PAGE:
Legal Q&A:are huge letting agency fees legal?

My girlfriend is trying to rent a one-bedroom flat but the letting agency have asked her to pay £500 for them to take the flat off the market, £300 admin fee, a deposit of six weeks' rent and an inventory fee. Is this legal?

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Question: My girlfriend is looking for a one-bedroom flat to rent and saw one in Sheen that she liked. The flat was being offered by a well-known letting agency, which said that the rent would be £1,300 per month.

That was fine, but she would also have to pay £500 for them to take the flat off the market, £300 admin fee, a deposit of six weeks' rent and an inventory fee of £200 to £220 even though the flat is unfurnished.

The £500 would be returned by taking it off the last month's rent. She did not take that flat in view of the high fees, especially keeping the £500 until the last month of her tenancy. Can landlords charge all these fees?

Answer: In addition to the tenancy deposit, letting agents generally charge tenants a holding deposit to reserve the property before the tenancy agreement is signed; an administration fee to cover such things as credit checks and preparing the tenancy agreement, plus a fee for preparing the inventory.

Though it is entirely up to the agents how much to charge for these fees, they must publicise full details of all fees they intend to charge the tenant that are in addition to the rent and the usual tenancy deposit.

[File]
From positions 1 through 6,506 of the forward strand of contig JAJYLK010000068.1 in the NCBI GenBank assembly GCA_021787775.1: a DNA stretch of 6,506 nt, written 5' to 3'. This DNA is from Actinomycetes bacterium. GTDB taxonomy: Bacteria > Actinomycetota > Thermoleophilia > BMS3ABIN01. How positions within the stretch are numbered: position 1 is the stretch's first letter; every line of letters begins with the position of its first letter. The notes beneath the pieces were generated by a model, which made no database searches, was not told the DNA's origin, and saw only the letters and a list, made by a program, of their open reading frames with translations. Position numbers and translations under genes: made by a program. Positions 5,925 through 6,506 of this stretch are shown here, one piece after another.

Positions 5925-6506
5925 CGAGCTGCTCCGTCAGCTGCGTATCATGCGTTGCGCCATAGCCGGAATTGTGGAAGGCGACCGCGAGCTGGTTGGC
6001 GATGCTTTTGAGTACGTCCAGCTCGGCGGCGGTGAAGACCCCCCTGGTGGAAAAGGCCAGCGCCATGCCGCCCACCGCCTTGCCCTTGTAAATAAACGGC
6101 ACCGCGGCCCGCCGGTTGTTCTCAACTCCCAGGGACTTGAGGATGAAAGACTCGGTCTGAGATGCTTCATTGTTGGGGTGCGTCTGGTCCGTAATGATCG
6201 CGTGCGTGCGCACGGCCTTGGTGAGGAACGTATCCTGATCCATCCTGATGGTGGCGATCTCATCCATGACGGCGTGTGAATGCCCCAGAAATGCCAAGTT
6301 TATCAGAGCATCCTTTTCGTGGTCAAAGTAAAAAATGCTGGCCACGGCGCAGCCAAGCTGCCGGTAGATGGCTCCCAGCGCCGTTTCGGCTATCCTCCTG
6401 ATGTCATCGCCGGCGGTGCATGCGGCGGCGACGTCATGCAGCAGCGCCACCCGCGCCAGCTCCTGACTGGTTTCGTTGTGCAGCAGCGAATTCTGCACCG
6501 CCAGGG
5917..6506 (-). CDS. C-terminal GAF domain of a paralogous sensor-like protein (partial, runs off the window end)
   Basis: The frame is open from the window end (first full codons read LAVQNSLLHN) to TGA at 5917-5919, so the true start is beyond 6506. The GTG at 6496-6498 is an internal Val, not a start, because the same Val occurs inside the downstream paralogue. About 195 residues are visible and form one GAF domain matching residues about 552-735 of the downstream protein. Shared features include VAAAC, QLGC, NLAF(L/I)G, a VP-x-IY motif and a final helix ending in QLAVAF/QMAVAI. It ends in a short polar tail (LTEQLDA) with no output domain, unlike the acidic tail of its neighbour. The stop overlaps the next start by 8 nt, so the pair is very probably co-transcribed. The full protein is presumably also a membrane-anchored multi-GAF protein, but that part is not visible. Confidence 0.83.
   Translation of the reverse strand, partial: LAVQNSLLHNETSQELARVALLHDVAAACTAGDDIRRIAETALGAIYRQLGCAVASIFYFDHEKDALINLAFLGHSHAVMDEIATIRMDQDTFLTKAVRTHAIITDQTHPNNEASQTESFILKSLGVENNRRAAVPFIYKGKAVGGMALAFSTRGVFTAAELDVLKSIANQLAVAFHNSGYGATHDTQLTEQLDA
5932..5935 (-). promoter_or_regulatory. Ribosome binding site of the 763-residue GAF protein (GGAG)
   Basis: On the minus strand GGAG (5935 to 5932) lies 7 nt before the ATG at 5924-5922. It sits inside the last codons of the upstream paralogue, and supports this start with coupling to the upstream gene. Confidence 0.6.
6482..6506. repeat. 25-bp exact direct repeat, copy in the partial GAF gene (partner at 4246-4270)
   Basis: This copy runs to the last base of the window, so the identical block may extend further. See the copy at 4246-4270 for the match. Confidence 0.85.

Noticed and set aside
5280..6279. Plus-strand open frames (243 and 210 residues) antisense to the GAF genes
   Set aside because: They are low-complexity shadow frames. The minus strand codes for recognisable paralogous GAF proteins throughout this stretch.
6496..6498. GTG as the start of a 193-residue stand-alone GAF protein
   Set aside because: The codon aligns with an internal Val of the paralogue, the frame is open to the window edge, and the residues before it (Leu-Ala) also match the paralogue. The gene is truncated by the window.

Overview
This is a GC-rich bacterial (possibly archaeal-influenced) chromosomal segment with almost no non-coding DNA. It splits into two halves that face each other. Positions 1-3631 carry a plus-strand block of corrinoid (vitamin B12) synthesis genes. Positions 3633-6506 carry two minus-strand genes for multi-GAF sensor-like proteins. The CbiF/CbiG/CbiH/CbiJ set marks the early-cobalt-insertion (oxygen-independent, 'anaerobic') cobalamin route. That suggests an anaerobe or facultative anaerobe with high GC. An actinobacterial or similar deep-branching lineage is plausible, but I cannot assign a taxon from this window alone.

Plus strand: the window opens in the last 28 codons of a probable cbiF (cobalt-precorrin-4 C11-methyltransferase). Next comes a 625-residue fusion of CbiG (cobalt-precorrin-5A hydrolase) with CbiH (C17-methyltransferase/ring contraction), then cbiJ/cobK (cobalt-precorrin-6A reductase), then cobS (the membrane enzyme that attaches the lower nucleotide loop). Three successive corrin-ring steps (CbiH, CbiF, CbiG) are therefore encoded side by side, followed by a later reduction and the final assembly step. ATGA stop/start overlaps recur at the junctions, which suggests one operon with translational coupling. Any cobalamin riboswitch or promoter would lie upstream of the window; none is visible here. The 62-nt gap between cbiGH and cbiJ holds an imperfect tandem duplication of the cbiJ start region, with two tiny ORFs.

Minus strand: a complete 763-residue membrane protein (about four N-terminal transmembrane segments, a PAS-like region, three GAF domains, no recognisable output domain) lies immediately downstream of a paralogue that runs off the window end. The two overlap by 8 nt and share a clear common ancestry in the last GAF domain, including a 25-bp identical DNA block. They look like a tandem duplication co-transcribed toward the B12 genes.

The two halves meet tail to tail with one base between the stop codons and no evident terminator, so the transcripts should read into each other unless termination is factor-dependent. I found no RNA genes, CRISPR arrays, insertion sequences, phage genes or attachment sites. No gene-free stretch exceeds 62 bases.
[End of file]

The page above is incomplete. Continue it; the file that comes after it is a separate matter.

A list of the fees should appear on the letting agent's website and in their offices where they meet tenants.

In view of this you can compare their fees and choose which letting agents you wish to use. If an agent publishes misleading information, you can complain to Trading Standards or the Advertising Standards Authority.

Property-listing websites are exempt from the publicising requirements.

Often the holding deposit will be taken off the first month's rent. To hold £500 until the last month of the tenancy does seem unduly harsh and, arguably, this is simply part of the tenant deposit and should either be properly protected under the tenancy agreement or returned.

These answers can only be a very brief commentary on the issues raised and should not be relied on as legal advice. No liability is accepted for such reliance. If you have similar issues, you should obtain advice from a solicitor.


If you have a question for Fiona McNulty, please email or write to Legal Solutions, Homes & Property, London Evening Standard, 2 Derry Street, W8 5EE. We regret that questions cannot be answered individually, but we will try to feature them here. Fiona McNulty is a legal director in the private wealth group of Foot Anstey (

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